Clinical Research Papers:

Preliminary experience with dosimetry, response and patient reported outcome after 177Lu-PSMA-617 therapy for metastatic castration-resistant prostate cancer

Wolfgang P. Fendler _, Svenja Reinhardt, Harun Ilhan, Andreas Delker, Guido Böning, Franz J. Gildehaus, Christian Stief, Peter Bartenstein, Christian Gratzke, Sebastian Lehner and Axel Rominger

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Oncotarget. 2017; 8:3581-3590. https://doi.org/10.18632/oncotarget.12240

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Wolfgang P. Fendler1,2, Svenja Reinhardt1, Harun Ilhan1, Andreas Delker1, Guido Böning1, Franz J. Gildehaus1, Christian Stief3,4, Peter Bartenstein1,4, Christian Gratzke3,4, Sebastian Lehner1 and Axel Rominger1

1 Department of Nuclear Medicine, Ludwig-Maximilians-University of Munich, Munich, Germany

2 Department of Molecular and Medical Pharmacology, David Geffen School of Medicine at UCLA, Los Angeles, CA, USA

3 Department of Urology, Ludwig-Maximilians-University of Munich, Munich, Germany

4 Comprehensive Cancer Center, Ludwig-Maximilians-University of Munich, Munich, Germany

Correspondence to:

Wolfgang P. Fendler, email:

Keywords: mCRPC; PET; prostate cancer; PSMA; lutetium

Received: March 20, 2016 Accepted: September 19, 2016 Published: September 24, 2016


Prostate cancer can be targeted by ligands to the prostate-specific membrane antigen (PSMA). We aimed to evaluate dosimetry, safety and efficacy of 177Lu-PSMA-617 radioligand therapy (RLT) in patients with metastatic castration-resistant prostate cancer (mCRPC).

Fifteen patients each received two cycles of 3.7 GBq (n = 5) or 6.0 GBq (n = 10) 177Lu-PSMA-617 at an eight to ten weeks interval. For safety monitoring, each treatment was followed by dosimetry with serial quantitative SPECT as well as inpatient and outpatient recording of adverse events. Response to RLT was primarily determined by baseline to follow-up change in 68Ga-PSMA PET/CT (RECIST1.1), as well as change in prostate-specific antigen (PSA), quality of life (QoL, FACT-P scale), and pain (Brief Pain Inventory) as secondary endpoints.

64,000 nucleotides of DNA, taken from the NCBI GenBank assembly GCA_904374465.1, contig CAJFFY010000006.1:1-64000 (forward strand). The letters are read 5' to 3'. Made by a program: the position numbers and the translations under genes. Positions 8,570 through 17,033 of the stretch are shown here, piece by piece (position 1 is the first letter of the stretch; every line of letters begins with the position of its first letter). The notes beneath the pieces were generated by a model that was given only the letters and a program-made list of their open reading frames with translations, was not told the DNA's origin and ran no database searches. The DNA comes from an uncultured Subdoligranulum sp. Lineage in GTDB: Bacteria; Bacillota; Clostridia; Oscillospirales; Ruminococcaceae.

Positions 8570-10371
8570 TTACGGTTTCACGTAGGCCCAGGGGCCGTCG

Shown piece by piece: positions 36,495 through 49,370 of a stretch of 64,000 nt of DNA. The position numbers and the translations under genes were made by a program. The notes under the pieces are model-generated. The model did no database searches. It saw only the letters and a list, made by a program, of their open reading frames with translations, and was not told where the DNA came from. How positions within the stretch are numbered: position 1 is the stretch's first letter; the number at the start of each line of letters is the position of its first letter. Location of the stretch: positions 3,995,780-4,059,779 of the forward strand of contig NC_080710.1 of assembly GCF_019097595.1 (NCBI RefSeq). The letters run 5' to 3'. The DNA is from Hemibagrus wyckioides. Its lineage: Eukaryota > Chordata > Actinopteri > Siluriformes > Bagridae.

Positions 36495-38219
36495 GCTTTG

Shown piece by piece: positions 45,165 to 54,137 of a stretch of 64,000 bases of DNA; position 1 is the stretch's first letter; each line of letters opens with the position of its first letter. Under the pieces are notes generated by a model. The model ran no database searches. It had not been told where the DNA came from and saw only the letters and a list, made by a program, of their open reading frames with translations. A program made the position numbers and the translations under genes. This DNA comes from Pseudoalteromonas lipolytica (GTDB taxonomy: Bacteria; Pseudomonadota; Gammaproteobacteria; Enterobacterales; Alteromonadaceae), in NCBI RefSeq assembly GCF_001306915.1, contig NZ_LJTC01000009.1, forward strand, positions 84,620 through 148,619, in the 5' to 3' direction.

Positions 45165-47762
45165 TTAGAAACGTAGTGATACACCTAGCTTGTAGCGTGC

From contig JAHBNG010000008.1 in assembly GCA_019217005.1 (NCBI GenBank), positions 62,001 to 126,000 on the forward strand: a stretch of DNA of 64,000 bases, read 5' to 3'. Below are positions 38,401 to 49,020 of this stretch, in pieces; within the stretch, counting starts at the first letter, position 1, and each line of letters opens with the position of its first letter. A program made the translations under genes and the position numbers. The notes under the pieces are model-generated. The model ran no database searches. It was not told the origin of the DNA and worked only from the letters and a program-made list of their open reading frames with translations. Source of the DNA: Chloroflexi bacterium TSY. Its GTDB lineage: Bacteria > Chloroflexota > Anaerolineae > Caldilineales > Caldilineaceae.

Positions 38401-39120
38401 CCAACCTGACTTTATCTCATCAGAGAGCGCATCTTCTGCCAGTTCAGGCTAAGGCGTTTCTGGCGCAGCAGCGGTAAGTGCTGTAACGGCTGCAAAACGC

Radiation dose delivered to the tumor (6.1 Gy/GBq) was six to twelve-fold higher than to critical organs (kidney left/right 0.5/0.6 Gy/GBq each, salivary glands 1.0 Gy/GBq). Total radiation dose per kidney did not exceed 23 Gy in any patient. Three patients had sub-acute and latent grade 3 events, i.e. anemia, leukocytopenia, and nausea. No acute events, grade ≥4 events or high grade events for salivary gland or kidney function were observed. After two RLT cycles, 4 (27%) patients had partial response, 6 (40%) had stable disease, and 5 (33%) had progressive disease according to RECIST. Any PSA decline was observed in 12/15 (80%) patients during RLT. Significant pain relief was documented in 7/10 (70%) symptomatic patients and QoL improved in 9/15 (60%) patients.

177Lu-PSMA-617 therapy proved safe and indicated promising response rates for both objective and patient-reported outcomes in our small group of mCRPC patients.

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